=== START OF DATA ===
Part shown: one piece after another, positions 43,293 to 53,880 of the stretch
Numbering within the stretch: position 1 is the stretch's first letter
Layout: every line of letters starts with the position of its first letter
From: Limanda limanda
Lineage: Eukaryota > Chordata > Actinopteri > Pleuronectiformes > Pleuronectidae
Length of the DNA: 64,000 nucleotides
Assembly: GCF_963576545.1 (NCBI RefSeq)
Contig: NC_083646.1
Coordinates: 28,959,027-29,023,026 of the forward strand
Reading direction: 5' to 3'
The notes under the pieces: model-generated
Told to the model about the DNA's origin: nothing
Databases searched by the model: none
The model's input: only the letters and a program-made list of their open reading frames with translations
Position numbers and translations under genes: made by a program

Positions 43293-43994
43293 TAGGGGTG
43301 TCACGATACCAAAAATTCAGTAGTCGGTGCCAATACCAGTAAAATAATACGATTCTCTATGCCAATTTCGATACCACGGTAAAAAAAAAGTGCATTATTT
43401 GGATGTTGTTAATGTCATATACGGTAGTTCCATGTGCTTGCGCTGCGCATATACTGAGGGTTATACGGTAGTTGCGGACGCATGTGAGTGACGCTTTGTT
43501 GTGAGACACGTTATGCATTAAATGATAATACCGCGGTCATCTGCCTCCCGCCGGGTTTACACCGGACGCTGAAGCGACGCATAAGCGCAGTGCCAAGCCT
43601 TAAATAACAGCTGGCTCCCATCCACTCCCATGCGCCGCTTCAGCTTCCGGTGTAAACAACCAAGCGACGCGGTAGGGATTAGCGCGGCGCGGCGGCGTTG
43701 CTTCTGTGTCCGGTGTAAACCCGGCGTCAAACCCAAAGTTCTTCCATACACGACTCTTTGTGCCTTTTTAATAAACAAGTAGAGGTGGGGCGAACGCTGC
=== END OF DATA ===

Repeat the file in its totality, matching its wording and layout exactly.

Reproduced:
Part shown: one piece after another, positions 43,293 to 53,880 of the stretch
Numbering within the stretch: position 1 is the stretch's first letter
Layout: every line of letters starts with the position of its first letter
From: Limanda limanda
Lineage: Eukaryota > Chordata > Actinopteri > Pleuronectiformes > Pleuronectidae
Length of the DNA: 64,000 nucleotides
Assembly: GCF_963576545.1 (NCBI RefSeq)
Contig: NC_083646.1
Coordinates: 28,959,027-29,023,026 of the forward strand
Reading direction: 5' to 3'
The notes under the pieces: model-generated
Told to the model about the DNA's origin: nothing
Databases searched by the model: none
The model's input: only the letters and a program-made list of their open reading frames with translations
Position numbers and translations under genes: made by a program

Positions 43293-43994
43293 TAGGGGTG
43301 TCACGATACCAAAAATTCAGTAGTCGGTGCCAATACCAGTAAAATAATACGATTCTCTATGCCAATTTCGATACCACGGTAAAAAAAAAGTGCATTATTT
43401 GGATGTTGTTAATGTCATATACGGTAGTTCCATGTGCTTGCGCTGCGCATATACTGAGGGTTATACGGTAGTTGCGGACGCATGTGAGTGACGCTTTGTT
43501 GTGAGACACGTTATGCATTAAATGATAATACCGCGGTCATCTGCCTCCCGCCGGGTTTACACCGGACGCTGAAGCGACGCATAAGCGCAGTGCCAAGCCT
43601 TAAATAACAGCTGGCTCCCATCCACTCCCATGCGCCGCTTCAGCTTCCGGTGTAAACAACCAAGCGACGCGGTAGGGATTAGCGCGGCGCGGCGGCGTTG
43701 CTTCTGTGTCCGGTGTAAACCCGGCGTCAAACCCAAAGTTCTTCCATACACGACTCTTTGTGCCTTTTTAATAAACAAGTAGAGGTGGGGCGAACGCTGC